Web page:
AbbVie: The Economic Recession Index?

The BOTOX Predictor Index?

By Staff Reporters

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It’s looking more than likely that we’ll see a recession in the next year, and Americans are preparing themselves by taking steps like delaying major purchases, allocating more of their income to savings, and staying in jobs they don’t love. Another thing they’re not doing? Getting Botox. And that’s bad news for AbbVie; according to Neal Freyman of Morning Brew.

AbbVie, one of the biggest drug manufacturers in the US, brought Botox into its medical aesthetics portfolio—which also includes the popular dermal filler Juvederm—in 2020, when it bought rival drugmaker Allergan for $63 billion. AbbVie CEO Richard Gonzalez said during the company’s Oct. 28 earnings call that the company expects the aesthetics business to take a hard hit in 2023 as recession fears cause consumers to be more cautious with their spending.

“Based on all the data we’ve been observing, especially in the US, with both the consumer-confidence index and real personal consumption expenditures trending down and continued high inflation, these factors are putting pressure on consumer’s discretionary spending,” Gonzalez said.

AbbVie lowered its 2022 full-year forecast for its aesthetics business by $600 million, down to $5.3 billion. After the earnings call, AbbVie’s stock fell 4.3%. Through the third quarter of 2022, Botox has brought in $1.97 billion for the aesthetics business. The third quarter saw $637 million in cosmetic Botox sales, down from an expected $640 million. Gonzalez said he doesn’t think the hit on sales will last long, though.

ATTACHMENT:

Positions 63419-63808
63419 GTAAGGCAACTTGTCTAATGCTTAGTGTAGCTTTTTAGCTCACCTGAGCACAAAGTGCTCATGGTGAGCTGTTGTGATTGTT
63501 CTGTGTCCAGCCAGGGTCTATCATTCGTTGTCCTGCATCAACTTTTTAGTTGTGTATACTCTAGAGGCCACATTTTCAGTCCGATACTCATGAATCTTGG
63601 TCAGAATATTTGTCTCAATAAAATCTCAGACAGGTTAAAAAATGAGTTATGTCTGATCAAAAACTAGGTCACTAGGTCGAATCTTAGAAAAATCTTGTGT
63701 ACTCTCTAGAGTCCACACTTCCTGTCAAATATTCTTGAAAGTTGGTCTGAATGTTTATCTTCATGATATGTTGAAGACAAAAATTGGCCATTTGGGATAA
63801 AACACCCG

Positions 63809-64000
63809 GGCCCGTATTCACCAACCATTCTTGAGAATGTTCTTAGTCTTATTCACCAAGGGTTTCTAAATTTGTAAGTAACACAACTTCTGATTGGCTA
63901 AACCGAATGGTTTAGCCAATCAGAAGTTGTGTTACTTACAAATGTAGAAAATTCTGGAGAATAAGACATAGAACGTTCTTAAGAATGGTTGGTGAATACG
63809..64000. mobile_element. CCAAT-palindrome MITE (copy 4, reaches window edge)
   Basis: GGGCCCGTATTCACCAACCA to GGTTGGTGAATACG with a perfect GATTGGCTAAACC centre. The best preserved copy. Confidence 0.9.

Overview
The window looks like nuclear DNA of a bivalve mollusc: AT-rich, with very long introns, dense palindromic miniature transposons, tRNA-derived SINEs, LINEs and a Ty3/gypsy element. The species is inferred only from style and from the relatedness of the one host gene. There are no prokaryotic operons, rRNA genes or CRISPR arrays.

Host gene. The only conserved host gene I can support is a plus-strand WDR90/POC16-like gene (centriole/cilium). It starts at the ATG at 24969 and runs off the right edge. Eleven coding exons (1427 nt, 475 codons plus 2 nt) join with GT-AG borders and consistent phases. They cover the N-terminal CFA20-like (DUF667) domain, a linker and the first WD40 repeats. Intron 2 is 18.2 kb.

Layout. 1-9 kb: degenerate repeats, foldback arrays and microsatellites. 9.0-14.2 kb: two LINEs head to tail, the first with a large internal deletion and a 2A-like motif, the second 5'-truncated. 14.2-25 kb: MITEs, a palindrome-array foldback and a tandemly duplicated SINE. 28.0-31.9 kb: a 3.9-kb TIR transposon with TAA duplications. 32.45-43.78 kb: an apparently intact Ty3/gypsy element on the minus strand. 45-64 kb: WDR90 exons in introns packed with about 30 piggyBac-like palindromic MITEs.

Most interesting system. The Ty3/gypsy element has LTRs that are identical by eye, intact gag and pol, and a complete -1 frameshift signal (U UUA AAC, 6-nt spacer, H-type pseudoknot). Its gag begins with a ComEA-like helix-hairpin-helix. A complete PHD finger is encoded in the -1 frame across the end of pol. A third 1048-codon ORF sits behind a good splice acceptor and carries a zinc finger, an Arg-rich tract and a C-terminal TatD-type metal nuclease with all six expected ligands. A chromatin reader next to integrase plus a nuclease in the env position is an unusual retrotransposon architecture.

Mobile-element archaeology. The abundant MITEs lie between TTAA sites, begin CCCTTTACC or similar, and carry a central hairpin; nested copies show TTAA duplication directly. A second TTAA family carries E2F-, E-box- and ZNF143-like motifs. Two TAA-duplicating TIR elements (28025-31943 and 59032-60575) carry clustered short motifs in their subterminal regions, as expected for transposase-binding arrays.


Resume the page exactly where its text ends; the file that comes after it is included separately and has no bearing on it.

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“As consumer confidence improves, we would once again expect the market growth to accelerate. Our aesthetics portfolio experienced a rapid and sustained recovery following the 2008, 2009 recession,” Gonzalez said.

But Botox also faces a new competitor, called Daxxify, which just got FDA approval in September. Made by Revance Therapeutics, the drug may last longer: In clinical trials, Daxxify injections lasted six to nine months, while Botox injections typically last three months.

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One Response

  1. ABBVIE

    Teva Pharmaceutical Industries and AbbVie Inc. will pay more than $6.6 billion to states and local governments to settle thousands of lawsuits over the marketing of opioids, Reuters reports.

    The details: Under the deals, Israel-based Teva will pay up to $4.25 billion, some of which will be paid as a supply of the overdose reversal drug naloxone. AbbVie’s Allergan unit will pay up to $2.37 billion. The final amounts of the settlements will depend on how many plaintiffs opt into them.

    Both companies have been accused of misleading marketing practices that fueled opioid addiction in states across the country. The settlements are not an admission of wrongdoing in the epidemic that, according to federal data, killed more than 100,000 Americans last year alone.

    Ken

    Like

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